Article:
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When will U.S. mobile web usage take off?

Tim Peter has unearthed an interesting study on Web usage for mobile phones, which leads him to the conclusion that people use their mobile phones to surf the Web in similar ways that they use their computers. In some countries, Web usage on mobile devices far out-paces that in the U.S., and the question remains, why? Why is it that U.S. cell users use their phones to access the Web so little?

In some ways, the phones have been the culprits. Clearly, mobile phones with tiny monochrome screens were unusable, but most people don’t have those old phones anymore. And the high usage of the Web by iPhone owners shows that a really nice device really matters, even if Apple and AT&T are only now getting off that pokey data network onto 3G.
So, bandwidth is up. Devices are better. It’s safe to say that anyone who wants to use the Web on their phone could pony up the money and get that access. So it must be the money.
The $200 for the devices is likely not the inhibitor, given how much people pay for other devices they use a lot less, so it must be the high cost of the carriers. Look at it this way, if Internet Service Providers charged by the megabyte in 1998, do you think the Web would have taken off? It’s the all-you-can-eat model that drove people to use the Web and to use always-on connections without giving things a second thought.
But as long as carriers are charging by the minute or the megabyte, or have some limit to the amount that you can use before the whopper charges kick in, people will be careful about how much they browse on their cell phones. Even after the carriers begin offering all-you-can-eat plans, expect it to take a while for the general public to realize they could change their plan and start using their phones the way they use their computers—anytime they want.
So, I think it will take a couple of years for usage patterns to change. It will take that long for people to learn about the new plans, to get around to upgrading their phone to something that browses the Web well, and to start using it the way they want to. Mobile Web has always seemed a couple of years away, and it still does, but if the carriers get serious about making Web browsing affordable, it might finally be around that corner this time.

Mike Moran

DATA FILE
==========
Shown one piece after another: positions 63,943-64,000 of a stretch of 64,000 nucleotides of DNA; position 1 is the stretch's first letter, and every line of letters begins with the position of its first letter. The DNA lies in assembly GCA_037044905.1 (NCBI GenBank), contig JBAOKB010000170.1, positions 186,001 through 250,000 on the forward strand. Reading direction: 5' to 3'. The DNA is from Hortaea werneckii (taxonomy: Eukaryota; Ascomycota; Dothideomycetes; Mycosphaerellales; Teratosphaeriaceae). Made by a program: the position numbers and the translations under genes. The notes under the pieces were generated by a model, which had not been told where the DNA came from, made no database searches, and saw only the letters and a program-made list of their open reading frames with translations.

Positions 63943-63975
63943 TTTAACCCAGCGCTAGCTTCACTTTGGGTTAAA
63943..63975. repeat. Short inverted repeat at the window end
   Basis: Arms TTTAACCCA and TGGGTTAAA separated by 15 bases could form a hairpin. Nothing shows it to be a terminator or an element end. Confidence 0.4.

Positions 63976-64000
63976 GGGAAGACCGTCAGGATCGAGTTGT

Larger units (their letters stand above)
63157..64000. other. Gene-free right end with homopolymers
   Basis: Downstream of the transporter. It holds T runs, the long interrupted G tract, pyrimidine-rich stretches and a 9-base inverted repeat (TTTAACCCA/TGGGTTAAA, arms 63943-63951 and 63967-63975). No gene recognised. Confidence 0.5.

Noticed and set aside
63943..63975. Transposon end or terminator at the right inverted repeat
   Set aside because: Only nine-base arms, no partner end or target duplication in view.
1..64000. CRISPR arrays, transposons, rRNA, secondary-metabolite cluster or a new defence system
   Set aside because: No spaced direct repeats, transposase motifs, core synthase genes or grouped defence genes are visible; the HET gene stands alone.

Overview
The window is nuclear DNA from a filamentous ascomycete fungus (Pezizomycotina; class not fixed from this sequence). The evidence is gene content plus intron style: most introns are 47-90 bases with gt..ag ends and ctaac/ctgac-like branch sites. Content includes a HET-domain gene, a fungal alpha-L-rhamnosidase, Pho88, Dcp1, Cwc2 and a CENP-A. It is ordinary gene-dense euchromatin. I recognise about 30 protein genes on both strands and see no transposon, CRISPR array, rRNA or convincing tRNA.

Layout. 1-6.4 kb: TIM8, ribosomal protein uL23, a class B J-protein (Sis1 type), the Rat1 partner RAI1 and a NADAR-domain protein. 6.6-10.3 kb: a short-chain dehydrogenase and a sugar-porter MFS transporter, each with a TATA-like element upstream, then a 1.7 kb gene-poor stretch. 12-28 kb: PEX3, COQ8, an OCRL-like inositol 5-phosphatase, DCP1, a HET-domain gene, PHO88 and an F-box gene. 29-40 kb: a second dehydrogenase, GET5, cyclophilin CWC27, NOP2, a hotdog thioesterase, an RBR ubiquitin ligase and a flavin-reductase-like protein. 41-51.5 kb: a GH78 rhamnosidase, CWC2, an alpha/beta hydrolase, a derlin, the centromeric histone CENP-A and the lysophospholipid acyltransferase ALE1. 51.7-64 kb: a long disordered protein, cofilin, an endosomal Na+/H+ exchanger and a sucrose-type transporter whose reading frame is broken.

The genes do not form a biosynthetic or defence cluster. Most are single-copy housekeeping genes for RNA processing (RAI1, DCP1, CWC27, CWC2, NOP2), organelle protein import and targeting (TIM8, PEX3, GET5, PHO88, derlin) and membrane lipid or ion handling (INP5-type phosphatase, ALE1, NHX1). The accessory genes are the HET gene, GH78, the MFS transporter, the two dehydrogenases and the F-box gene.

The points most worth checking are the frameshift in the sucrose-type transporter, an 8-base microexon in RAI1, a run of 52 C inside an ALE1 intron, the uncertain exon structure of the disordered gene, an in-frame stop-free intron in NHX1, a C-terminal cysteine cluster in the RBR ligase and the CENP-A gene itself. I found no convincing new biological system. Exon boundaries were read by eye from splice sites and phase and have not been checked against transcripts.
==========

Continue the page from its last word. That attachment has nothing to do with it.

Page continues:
Mike Moran is a Converseon, an AI powered consumer intelligence technology and consulting firm. He is also a senior strategist for SoloSegment, a marketing automation software solutions and services firm. Mike also served as a member of the Board of Directors of SEMPO. Mike spent 30 years at IBM, rising to Distinguished Engineer, an executive-level technical position. Mike held various roles in his IBM career, including eight years at IBM’s customer-facing website,, most recently as the Manager of Web Experience, where he led 65 information architects, web designers, webmasters, programmers, and technical architects around the world. Mike's newest book is Outside-In Marketing with world-renowned author James Mathewson. He is co-author of the best-selling Search Engine Marketing, Inc. (with fellow search marketing expert Bill Hunt), now in its Third Edition. Mike is also the author of the acclaimed internet marketing book, Do It Wrong Quickly: How the Web Changes the Old Marketing Rules, named one of best business books of 2007 by the Miami Herald. Mike founded and writes for Biznology® and writes regularly for other blogs. In addition to Mike’s broad technical background, he holds an Advanced Certificate in Market Management Practice from the Royal UK Charter Institute of Marketing and is a Visiting Lecturer at the University of Virginia’s Darden School of Business. He also teaches at Rutgers Business School. He was a Senior Fellow at the Society for New Communications Research and is now a Senior Fellow of The Conference Board. A Certified Speaking Professional, Mike regularly makes speaking appearances. Mike’s previous appearances include keynote speaking appearances worldwide

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